The day after his arrival at Tongi, he wrote a letter to his wife, desiring her to meet him at a certain place on the road side, telling her he would pass that way, on some business for his master, and that he should be glad to see her, to acquaint her of his father’s goodness to him in being reconciled to the choice he had made. She received this letter while at breakfast with her landlady; she related to her landlady a horrid dream she had had the preceding night; which was, that, as she was sitting on the ground, a serpent came and bit her by the left breast, and she seemed concerned at it, but the joy of receiving the letter put it out of her mind, and when she had read the letter, she showed it to her landlady, being proud of his writing so lovingly. The poor harmless creature and her landlady having finished their breakfast, she got every thing ready to follow her husband’s directions, and hastily went, not harbouring the least thought of his wicked design, to the place appointed, where she found him according to his promise in the letter. He arose, and seemed lovingly to meet her.
After having walked and talked together for some considerable time, they arrived at the fatal place. In short he told her that his resolution was there to murder her. Upon hearing of which her countenance immediately changed, and falling on her knees with floods of tears running from her eyes, she begged for God’s sake, and for the sake of the innocent babe in her womb, to spare the life of her that solely loved him, and him only, and always far from doing him the least injury; adding, that, though it would be a heart breaking to her, she would retire to some remote corner of the world, where she would hide herself from him and the world forever, and there rear and bring up the innocent offspring of their loves. But he not regarding her piteous moans and prayers to save her life, which was enough to soften the hard heart of a savage, far less his, but all had no effect, villainously knocked her down with a cane he had in his hand, and then cut her throat from ear to ear, almost severing her head from her body, and afterwards dragged her to a pit that was hard by, into which he put her, covering her with stones and earth, after which he returned home.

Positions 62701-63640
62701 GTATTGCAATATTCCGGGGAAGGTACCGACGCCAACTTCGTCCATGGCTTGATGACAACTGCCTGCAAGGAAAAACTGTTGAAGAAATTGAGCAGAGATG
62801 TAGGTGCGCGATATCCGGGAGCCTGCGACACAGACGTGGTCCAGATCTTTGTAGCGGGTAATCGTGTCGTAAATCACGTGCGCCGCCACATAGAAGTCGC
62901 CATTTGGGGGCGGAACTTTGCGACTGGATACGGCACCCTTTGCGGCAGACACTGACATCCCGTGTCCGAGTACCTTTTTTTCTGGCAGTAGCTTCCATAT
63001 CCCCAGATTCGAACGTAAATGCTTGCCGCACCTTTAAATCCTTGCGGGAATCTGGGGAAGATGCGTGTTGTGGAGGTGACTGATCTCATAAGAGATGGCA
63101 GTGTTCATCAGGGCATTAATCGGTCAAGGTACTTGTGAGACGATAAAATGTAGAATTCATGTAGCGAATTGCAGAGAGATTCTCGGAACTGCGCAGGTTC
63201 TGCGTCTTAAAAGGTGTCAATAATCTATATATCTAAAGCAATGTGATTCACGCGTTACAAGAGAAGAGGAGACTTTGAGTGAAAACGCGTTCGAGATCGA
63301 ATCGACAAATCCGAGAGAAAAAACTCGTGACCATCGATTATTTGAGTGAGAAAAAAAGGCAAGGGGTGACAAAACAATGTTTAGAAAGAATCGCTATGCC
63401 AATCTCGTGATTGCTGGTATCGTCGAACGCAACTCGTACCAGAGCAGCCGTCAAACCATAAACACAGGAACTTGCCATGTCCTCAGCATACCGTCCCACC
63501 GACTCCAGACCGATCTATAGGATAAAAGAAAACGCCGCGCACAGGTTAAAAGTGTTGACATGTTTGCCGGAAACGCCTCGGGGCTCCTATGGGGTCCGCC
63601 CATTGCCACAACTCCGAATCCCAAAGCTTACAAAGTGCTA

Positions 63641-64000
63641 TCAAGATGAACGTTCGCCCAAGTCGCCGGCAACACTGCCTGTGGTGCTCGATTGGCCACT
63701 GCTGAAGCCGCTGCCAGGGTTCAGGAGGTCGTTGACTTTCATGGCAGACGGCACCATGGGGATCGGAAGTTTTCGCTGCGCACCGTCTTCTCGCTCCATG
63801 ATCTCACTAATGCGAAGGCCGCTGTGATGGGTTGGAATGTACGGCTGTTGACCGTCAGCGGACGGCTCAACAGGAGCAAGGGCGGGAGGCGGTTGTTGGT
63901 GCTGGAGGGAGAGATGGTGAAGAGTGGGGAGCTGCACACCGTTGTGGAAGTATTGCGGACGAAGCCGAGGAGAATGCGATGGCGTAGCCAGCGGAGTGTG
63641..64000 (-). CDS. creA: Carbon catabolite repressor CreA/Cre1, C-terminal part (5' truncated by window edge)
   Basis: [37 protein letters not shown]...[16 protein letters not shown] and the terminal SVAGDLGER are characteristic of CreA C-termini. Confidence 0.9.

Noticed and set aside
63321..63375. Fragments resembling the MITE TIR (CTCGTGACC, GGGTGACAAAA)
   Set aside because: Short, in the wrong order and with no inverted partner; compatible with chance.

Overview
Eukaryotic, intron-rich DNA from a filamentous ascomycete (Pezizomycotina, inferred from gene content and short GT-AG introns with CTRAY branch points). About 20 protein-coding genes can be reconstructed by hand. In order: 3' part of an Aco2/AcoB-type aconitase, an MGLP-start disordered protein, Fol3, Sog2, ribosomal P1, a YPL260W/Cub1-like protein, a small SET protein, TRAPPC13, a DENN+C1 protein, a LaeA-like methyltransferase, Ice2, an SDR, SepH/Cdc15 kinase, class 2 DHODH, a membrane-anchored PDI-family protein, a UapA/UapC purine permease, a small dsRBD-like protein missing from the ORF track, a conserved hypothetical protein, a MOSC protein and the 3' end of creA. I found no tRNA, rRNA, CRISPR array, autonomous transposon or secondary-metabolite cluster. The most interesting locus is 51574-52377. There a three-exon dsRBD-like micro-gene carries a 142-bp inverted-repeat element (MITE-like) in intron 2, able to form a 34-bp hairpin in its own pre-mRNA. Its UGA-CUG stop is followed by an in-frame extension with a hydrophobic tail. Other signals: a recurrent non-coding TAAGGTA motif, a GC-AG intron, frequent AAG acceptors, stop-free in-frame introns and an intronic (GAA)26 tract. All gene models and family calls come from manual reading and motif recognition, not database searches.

The next day he sent to her landlady for her things, and to pay what money was due for her board and lodging, and informed her that his father was reconciled to them, and that he had sent her to his father’s, there to remain till an opportunity offered to set himself up in business, and provide every thing necessary for house-keeping.
In the course of the day the landlady carried the things he wished for to him, and received the money due to her for board and lodging, and returned home. Bed time arriving, the landlady and her husband repaired to take their night’s rest, but she was so much troubled, during the whole night, with the most horrid dreams; she was at several times awakened from her sleep by the most frightful visions and spectres breaking in upon her rest, from which, when in the morning she began to reflect on what had passed the proceeding night, she concluded all must not be well with Kobita upon which, while at breakfast, she related to her husband the various dreams she had that night and the apprehensions she lay under; she dreamed that she saw Kobita all over blood, from which she was sure some uncommon accident had happened to her, but her husband would not harbour the least thought of Selim’s hurting his wife in any degree whatever, being always so fond of her, at least to outward appearance; there was no doubt of his love to her in the eyes of all that knew him; but by the cruel and unrelenting hand of his father, and listening too much to that evil deceiver of mankind, Satan, all love was erased from his breast, and this most horrid and bloody thought succeeded.